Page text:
- Certain reading, writing, and math skill areas will always be covered.
You will both quickly understand that lack of focus, negative moods and tiredness do not mean you put off doing the work, and do not have to stand in the way of a coaching session. Set the boundaries clearly through discussion with your child, and they will more willingly work with you.
Have a set routine where possible so that you create a comfortable and work-focused atmosphere.
- Make a drink for yourself and your child. You can also offer food but keep it simple so they won’t be tempted to fiddle with it. Perhaps it can be a special drink and type of food that is only offered when coaching.
- Have a fixed place you work in that is comfortable and without distractions for you both. It can be the kitchen table, but have it completely clear.
- Have a fixed time you begin and end working together. Have a clock available for you both to see.You should aim to be ready to start each coaching session at the same time, even if at first if your child isn’t ready.
- Minimise distractions. Switch the phone to the answer machine and turn your cell phone off. If possible, other people should generally not be allowed into the coaching space, particularly in the beginning when the child will have the most difficulty concentrating.
Offer choices. Choice is a magic ingredient when coaching. At first, if possible keep any choices you are offering to no more than two alternatives. For example:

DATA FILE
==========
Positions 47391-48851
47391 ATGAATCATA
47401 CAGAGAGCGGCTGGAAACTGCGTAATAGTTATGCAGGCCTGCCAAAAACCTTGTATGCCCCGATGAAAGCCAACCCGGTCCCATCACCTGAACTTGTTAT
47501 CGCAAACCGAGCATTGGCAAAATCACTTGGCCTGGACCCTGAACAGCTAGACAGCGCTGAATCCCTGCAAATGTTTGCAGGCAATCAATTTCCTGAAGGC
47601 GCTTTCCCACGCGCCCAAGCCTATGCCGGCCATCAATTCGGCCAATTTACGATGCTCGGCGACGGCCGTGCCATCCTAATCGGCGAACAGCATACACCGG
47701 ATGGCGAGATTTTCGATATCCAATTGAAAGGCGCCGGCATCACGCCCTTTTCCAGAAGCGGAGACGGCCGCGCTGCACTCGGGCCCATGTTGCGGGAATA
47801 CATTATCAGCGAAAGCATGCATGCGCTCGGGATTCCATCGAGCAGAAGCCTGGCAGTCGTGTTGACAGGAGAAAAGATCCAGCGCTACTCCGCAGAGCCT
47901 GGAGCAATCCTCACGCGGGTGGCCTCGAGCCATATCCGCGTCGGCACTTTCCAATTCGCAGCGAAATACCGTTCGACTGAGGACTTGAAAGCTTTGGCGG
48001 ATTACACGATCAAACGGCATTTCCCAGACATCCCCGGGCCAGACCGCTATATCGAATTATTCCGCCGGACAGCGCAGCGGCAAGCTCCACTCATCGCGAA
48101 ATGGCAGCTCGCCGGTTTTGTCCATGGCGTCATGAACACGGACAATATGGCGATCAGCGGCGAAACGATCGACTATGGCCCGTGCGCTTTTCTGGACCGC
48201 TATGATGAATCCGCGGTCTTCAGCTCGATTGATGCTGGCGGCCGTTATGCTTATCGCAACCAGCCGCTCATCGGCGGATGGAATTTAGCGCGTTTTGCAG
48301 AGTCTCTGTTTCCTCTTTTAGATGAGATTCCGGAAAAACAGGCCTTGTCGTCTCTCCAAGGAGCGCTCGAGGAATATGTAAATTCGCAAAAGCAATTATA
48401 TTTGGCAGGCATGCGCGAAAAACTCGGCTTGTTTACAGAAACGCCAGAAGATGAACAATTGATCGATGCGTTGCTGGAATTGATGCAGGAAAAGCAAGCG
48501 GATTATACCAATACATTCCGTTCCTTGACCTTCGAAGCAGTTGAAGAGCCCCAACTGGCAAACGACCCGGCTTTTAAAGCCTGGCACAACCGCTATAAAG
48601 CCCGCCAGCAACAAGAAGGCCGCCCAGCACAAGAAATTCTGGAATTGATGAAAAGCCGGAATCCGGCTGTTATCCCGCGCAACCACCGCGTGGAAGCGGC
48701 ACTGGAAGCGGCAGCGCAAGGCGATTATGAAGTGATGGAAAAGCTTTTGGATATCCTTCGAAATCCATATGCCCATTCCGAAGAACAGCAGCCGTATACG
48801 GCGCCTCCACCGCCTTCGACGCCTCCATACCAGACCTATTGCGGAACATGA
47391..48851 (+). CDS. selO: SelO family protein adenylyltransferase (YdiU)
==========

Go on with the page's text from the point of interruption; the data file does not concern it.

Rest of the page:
- Ask your child if they want to start with maths or reading first.
- Ask them whether they want to practice some more addition or get on with learning more subtraction.
- When writing stories make suggestions, but allow the child to make the final decisions about the topic of writing.
At first it might take a while for the child to make a choice, so give them enough time to choose. They will choose faster as time goes by and they develop more confidence. Aim for joint decision making and it you disagree, do it with respect. Never push or bully them into a choice. When they have great reluctance to choose a book or a writing topic, help them but still don’t choose for them.
Use the same or similar words each time you encourage or direct them. It is useful to repeat the same phrases and ideas often to reinforce habits and routines as well as helpful attitudes. This saves your energy, and gives them clear messages. Keep those messages brief and to the point. Try:
- “Let’s get the hardest work out of the way first then do something we like.”
- “Practice this addition/times tables/spelling word so that you will remember it easily.”
- “Five minutes to coaching time so get your things ready now please.”
Ultimately, be deeply interested in your child. One of the most important attitudes you can have towards your child is that of ‘interest’ in them as another human being. Listen with interest and respect, as one intelligent person to another, to what they are saying. Get to know the music, books, games sports that interest them. Ask them questions about these to update your own knowledge. Children often know more about the latest most interesting developments and can teach us.
- Remember what they say about their interests, because you will be able to use this information later when they are writing, or doing maths, or for spelling words, or deciding on what they will read next. In addition, you can compare their persistence in successfully learning to skip or skateboard, for example, with using practice and determination to learn reading, writing, and math skills.
- Let them have a few minutes each session to talk about whatever they are interested in; maybe when they are having a short break or perhaps at the beginning of the session as you are settling in and getting ready for the coaching.
When you both enjoy the coaching time, you will find that your child finds it much easier to learn, and the coaching process will run more smoothly. People learn best and coach best when they feel relaxed and have fun with each other.